Sunday, January 8, 2012

And that’s all I have to say about that...

A hat-tip of gratitude to all who have visited my little corner of greater blogdom.
It’s been my privilege.

Thursday, January 5, 2012

Crisis? What Crisis?

While I’ve never actually listened to Supertramp’s Crisis? What Crisis?, I do remember seeing it in record stores back in the day. (Yes, I said records; they’re big flat frisbees with a hole in the middle.)

Mainly, I thought it was an appropriate image and title when writing about my impending 50th birthday.

When you get to my age — or more precisely, the milestone I’m about to hit — you’re supposed to be in mid-life crisis mode. Traditionally, this means buying an overloaded sports car that you can’t afford and don’t need. Paging through old yearbooks and wondering where the time went. Gathering a few college friends and going on some kind of epic buddy-movie journey, searching in vain for your lost youth. Crying in your beer over all the missed woulda-coulda-shoulda moments that you can’t get back.

Seriously? That’s how I’m supposed to invest my waking hours? Is hitting the Big Five-Oh supposed to guarantee a catastrophic existential melt-down, leaving behind a drooling and glassy-eyed automaton, clad in a vintage Dark Side of the Moon t-shirt and a pair of ragged old Levi’s? Just because I recognize that, to quote Jean-Luc Picard, “there are more days behind than there are ahead”?

Certainly, many things have changed during my time here on planet Earth (car styles, for example). The Apollo 11 moon landing. Gilligan’s Island. Martial law in Canada during the October Crisis. Star Wars. The tragic cultural fiasco known as Disco. The fall of the Berlin Wall. Miami Vice. Canada surviving a separatist referendum by 50.5%. Seinfeld. The world-wide sigh of relief when Y2K turned out to be just another New Year’s Eve. The September 11 attacks. Doctor Who.

But really...Crisis? Why should this season of self-reflection, goal-setting (or tweaking), and evaluation/planning be called a crisis?
Of course, if you decided to deal with turning 50 by pursuing some of the pointlessly juvenile things I mentioned earlier, well, that could be called a crisis (of stupidity).
I’m choosing to look at it through a different paradigm:

Instead of focusing on me Me ME and my goals, my wants, and my accomplishments (or lack of), I’m looking through the lens of “how can I be a blessing to others, and what do I need to do to reach that goal?”
  • Three out of four parents are still with us, all in their mid-70’s. How can I bless them and enjoy our relationships, especially when they live anywhere from 1900-4000 kilometres east?
  • Our children are becoming young adults, all with dreams of post-secondary education, marriage, buying their first homes. What needs to be done so that I can bless them? (I guess I should also start thinking outlandishly foreign thoughts like “grandchildren”, but let’s just leave that for another day.)
  • Wendy and I are just a few short years away from becoming empty-nesters. How do I want to bless my incredible wife?
I have no idea what the future holds, of course. I am neither a prophet, nor the son of a prophet. But I want my focus to be on being a blessing. And while I don’t know what it will look like, it won’t be done in crisis mode.

Tuesday, January 3, 2012


Few things describe the impact of time more eloquently than the look of weathered wood. Weathering showcases a story about the passage of years, of many seasons under the sun, in ways that mere words are often incapable of capturing.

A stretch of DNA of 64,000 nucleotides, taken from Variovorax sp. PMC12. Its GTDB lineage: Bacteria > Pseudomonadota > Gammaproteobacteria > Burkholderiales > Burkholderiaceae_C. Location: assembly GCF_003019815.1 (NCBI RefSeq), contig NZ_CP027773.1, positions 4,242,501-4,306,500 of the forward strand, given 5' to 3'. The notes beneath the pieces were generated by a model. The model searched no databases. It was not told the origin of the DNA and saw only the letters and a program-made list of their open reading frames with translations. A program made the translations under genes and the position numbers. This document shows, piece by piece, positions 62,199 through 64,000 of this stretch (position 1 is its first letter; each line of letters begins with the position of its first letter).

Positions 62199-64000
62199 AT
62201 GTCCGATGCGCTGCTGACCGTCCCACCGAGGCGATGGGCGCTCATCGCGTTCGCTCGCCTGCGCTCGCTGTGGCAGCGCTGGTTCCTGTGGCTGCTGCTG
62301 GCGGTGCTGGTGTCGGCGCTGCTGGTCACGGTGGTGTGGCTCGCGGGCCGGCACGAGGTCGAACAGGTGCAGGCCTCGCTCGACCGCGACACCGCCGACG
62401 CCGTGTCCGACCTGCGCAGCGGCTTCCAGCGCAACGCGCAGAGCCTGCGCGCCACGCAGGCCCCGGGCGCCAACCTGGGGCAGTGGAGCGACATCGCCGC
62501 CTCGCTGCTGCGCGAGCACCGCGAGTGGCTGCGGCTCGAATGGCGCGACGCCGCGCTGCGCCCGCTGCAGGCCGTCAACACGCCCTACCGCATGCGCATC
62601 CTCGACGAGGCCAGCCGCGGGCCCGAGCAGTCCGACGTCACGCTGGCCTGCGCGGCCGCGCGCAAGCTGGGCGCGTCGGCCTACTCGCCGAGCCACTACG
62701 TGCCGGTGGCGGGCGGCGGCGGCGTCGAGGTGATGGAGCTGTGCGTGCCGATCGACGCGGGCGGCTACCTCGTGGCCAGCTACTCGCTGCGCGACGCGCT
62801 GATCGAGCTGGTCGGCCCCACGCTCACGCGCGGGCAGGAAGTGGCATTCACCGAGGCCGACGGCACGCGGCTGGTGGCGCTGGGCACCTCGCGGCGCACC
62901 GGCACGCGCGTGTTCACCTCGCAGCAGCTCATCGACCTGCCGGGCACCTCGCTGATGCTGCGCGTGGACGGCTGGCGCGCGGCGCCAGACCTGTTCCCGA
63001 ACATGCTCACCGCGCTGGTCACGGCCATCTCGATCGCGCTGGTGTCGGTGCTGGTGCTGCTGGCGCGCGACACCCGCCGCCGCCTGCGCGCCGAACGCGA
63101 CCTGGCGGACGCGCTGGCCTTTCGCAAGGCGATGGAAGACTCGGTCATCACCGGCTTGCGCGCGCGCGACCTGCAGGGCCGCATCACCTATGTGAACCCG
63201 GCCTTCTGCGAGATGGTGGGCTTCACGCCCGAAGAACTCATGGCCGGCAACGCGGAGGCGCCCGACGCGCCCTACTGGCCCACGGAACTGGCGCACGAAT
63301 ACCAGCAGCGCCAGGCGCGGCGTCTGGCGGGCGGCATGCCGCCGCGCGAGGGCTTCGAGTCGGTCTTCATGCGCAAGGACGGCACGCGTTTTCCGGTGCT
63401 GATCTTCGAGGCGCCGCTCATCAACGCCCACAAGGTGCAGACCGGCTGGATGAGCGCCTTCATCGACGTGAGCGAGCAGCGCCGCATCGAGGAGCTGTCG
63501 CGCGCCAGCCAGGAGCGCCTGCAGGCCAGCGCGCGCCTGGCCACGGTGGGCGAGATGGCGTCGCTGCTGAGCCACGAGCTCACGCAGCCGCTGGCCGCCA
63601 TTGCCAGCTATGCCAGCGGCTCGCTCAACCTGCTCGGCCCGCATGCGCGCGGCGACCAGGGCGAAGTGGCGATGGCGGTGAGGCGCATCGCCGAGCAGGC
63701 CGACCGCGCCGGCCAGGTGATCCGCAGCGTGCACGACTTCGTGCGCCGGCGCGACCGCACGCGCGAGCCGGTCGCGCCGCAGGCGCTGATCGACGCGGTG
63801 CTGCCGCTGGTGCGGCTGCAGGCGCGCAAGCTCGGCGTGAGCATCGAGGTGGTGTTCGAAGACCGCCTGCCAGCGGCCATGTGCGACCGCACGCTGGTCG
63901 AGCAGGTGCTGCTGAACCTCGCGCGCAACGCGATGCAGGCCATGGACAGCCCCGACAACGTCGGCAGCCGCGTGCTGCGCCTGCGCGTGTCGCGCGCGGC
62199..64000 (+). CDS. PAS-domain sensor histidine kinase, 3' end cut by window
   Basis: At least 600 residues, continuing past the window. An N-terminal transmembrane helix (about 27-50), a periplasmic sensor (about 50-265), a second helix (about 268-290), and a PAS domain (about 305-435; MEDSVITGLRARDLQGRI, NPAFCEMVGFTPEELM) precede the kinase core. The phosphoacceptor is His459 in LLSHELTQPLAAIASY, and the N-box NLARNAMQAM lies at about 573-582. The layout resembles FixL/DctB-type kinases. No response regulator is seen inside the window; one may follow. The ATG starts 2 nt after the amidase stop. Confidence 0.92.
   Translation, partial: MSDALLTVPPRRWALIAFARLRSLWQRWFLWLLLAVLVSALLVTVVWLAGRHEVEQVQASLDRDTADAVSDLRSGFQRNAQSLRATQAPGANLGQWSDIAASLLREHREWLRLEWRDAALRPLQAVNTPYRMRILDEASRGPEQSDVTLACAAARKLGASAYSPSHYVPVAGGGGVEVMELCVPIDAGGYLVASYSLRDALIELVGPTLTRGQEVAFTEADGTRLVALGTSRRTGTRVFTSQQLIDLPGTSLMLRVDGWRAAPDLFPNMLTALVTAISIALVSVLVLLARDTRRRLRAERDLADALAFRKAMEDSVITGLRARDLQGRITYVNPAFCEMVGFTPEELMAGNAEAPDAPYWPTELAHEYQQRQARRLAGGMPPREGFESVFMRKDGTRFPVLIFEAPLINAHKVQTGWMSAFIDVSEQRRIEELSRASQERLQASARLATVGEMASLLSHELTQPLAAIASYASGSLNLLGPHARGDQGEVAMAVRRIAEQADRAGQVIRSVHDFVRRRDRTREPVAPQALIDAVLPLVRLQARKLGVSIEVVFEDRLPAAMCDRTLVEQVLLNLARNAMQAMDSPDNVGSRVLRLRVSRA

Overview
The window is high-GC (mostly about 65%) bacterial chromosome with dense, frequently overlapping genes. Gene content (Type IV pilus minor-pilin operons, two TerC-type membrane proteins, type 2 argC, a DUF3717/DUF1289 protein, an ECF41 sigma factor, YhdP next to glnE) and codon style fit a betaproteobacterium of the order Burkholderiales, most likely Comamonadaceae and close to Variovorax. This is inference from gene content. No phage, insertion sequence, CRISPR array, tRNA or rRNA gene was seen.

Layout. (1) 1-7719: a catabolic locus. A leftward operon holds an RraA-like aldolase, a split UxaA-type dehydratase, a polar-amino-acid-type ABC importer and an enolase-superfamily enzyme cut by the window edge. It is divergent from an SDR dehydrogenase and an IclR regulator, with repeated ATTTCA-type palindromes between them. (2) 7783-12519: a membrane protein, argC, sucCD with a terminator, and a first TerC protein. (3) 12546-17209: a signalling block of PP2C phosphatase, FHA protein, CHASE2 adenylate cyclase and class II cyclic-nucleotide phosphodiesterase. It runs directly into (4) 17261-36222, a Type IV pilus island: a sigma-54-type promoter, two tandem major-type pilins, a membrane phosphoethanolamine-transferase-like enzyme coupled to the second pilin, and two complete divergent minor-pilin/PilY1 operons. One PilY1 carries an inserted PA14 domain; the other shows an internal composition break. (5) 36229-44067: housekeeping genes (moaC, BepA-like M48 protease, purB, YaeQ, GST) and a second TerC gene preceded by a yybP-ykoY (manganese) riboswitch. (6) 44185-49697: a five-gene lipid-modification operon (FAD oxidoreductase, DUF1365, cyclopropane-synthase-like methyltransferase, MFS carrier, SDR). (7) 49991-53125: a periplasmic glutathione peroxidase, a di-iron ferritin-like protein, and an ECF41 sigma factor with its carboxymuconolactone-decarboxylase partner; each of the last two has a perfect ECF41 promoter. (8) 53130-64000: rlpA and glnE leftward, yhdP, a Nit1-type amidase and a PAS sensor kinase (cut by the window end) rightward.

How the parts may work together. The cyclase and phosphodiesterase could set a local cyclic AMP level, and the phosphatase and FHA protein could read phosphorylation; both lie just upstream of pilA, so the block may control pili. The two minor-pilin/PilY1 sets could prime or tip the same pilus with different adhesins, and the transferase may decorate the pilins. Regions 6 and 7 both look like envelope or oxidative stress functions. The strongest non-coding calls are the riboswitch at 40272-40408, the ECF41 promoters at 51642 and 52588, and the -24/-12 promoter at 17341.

And when the original letters on this sign were removed, everyone could see just how much weathering had happened over the years. With very little difficulty, you can still read (most of) what this sign originally said.

I remember when this sign was brand new (and had letters). Heck, I remember the sod-turning ceremony before construction even started. And at 16 years of age, I worked on the roof many weekends, driving in four-inch spikes with a sledgehammer. I was there when the original cornerstone from the old church downtown was split in two and re-installed at the new location, one half reading “1928” and the other “1978”.

Fast forward to 2012:

A church merger has resulted in the congregation relocating elsewhere in the city, the building has been sold, and soon the name Brant Bible Church will only be meaningful to a certain generation.

When I look at these two pictures of the church’s interior, I am astonished by the multitude of memories and emotions that come flooding back. It feels like it was just yesterday. And it also feels like it was a million years ago.

I was baptized in this sanctuary when I was 17.

Five years later, I met George Mercado here.

The carpet-on-concrete foyer would be the site of many life-changing encounters with God through the youth ministry.

When I was 27, Wendy & I stood together on the platform with our daughter Jordan in our arms, experiencing our very first child dedication as parents.

And no matter where we lived after that (Victoria, Winnipeg, Los Angeles, Kelowna, Tijuana), whenever we came back to visit family, this was the church we’d go to.
When all is said and done, of course, it’s just a building. Seriously. The Kingdom of God goes on quite well with or without it. But looking back at these images as I write, I am amazed at the storehouse of memories that they awake.
It’s the goodness of God and the memories of many people that are the true treasure, but never underestimate the power of a weathered 34-year-old sign to remind you of it.